The festival of Cloke kicked in with four goals in the final quarter, including his eighth and last, when he told his opponent Peter Dean he was going to kick a reverse torpedo when lining up. He hit it perfectly.

It took three people to carry him from the MCG after the win, with his teammates straggling behind him and his Carlton opponents nowhere to be seen.

Football loved Olivia Newton-John, a true Blue

There will be plenty of Australians mourning Olivia Newton-John’s death, but Carlton supporters in particular would be entitled to be singing Blue eyes crying in the rain as her fondness for the Blues was well known. In fact, Australia’s parliamentary speaker pointed out Newton-John was a Carlton supporter when she appeared in the parliamentary gallery in 2017.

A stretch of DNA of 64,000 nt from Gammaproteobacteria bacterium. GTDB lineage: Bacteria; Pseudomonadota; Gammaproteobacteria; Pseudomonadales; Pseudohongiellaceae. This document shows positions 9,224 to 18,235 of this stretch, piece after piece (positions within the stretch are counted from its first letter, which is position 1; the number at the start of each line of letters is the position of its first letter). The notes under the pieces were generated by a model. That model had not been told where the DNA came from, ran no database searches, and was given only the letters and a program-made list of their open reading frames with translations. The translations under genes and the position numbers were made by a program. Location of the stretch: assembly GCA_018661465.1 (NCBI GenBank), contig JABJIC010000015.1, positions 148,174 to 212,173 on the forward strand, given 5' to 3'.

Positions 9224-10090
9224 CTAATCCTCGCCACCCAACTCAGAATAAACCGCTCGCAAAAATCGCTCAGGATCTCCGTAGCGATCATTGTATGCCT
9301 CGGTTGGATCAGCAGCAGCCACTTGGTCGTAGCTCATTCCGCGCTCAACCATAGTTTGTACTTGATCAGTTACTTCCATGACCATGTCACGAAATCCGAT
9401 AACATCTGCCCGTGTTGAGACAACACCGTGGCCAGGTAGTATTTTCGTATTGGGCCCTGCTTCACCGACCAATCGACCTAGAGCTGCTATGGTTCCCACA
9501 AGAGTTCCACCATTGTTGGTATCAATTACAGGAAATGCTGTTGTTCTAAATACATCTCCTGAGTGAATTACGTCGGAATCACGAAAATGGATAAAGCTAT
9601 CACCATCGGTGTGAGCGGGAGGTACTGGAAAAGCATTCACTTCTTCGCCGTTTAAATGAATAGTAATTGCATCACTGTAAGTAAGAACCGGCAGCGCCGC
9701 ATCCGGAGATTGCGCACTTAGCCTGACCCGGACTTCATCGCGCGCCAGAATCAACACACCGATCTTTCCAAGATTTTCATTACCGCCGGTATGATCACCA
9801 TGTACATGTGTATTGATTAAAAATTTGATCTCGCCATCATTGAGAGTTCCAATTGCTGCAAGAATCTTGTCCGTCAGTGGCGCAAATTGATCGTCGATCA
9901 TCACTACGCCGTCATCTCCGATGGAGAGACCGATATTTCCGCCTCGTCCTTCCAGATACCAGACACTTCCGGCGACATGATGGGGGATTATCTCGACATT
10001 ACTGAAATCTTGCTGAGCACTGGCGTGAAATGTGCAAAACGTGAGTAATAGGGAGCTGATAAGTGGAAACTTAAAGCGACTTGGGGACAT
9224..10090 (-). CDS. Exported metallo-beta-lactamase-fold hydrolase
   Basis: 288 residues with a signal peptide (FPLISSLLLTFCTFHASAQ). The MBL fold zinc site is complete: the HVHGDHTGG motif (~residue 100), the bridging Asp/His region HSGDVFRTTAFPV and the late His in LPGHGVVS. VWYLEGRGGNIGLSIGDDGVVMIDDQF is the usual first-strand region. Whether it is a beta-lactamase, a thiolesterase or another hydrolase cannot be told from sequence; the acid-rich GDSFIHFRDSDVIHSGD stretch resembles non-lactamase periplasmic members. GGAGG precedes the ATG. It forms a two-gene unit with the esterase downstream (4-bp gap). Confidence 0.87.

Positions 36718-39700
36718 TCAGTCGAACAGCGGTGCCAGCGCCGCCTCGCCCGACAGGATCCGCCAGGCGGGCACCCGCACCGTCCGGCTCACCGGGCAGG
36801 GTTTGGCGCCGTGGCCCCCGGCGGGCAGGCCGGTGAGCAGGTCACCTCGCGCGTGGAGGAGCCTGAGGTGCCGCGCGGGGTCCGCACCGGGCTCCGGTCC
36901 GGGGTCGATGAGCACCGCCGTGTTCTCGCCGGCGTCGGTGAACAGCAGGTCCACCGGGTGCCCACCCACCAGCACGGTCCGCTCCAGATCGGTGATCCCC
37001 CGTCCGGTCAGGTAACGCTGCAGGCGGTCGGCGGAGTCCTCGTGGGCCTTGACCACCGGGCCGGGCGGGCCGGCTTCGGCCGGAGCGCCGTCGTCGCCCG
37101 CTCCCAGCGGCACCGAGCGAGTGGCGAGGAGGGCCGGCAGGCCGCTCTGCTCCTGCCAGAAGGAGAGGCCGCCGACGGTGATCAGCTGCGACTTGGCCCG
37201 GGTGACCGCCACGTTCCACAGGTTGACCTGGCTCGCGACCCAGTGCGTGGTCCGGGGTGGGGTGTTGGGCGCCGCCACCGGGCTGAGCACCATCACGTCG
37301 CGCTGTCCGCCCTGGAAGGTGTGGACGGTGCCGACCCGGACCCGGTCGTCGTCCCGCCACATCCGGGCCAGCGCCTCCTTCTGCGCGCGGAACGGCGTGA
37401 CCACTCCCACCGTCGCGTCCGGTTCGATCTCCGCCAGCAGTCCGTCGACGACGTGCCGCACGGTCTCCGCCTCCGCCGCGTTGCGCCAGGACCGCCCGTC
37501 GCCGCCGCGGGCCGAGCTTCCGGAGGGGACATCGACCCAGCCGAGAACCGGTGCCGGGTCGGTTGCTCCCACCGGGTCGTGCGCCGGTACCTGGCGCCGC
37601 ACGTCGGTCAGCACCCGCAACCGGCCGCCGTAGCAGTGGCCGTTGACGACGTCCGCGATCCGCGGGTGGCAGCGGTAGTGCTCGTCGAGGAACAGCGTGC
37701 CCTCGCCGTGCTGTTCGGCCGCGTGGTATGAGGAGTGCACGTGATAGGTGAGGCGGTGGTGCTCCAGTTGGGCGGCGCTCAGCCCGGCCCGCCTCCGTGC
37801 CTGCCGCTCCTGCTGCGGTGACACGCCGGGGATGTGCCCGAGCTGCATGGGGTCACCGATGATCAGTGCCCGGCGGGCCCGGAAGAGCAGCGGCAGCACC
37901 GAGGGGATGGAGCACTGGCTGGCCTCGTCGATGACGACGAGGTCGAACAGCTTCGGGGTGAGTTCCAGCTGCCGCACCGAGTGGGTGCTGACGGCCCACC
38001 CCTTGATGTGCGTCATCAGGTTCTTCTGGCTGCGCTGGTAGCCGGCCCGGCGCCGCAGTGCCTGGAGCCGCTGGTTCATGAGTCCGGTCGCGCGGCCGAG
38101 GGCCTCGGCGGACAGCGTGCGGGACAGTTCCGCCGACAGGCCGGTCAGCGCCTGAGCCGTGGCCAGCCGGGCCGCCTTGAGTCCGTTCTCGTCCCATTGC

The many versions of Olivia Newton-John.

Newton-John wore the Koala Blue jacket on to the arena when belting out the national anthem before the 1986 grand final between Carlton and Hawthorn, which the Blues lost.

Newton-John also performed a duet with Sam Newman on The Footy Show in 2005, two years after appearing alongside Andrew Demetriou on the desk in 2003 to raise money for the Olivia Newton-John Cancer and Wellness Centre.

Footy Show host Eddie McGuire announced then that Demetriou was going to be a candidate for the AFL CEO gig.

Melbourne legend Jim Stynes also sung backing vocals for Newton-John when she performed before a Carlton-Melbourne match in 2011 to raise cancer awareness.

It’s fitting that the two clubs do battle this Saturday night.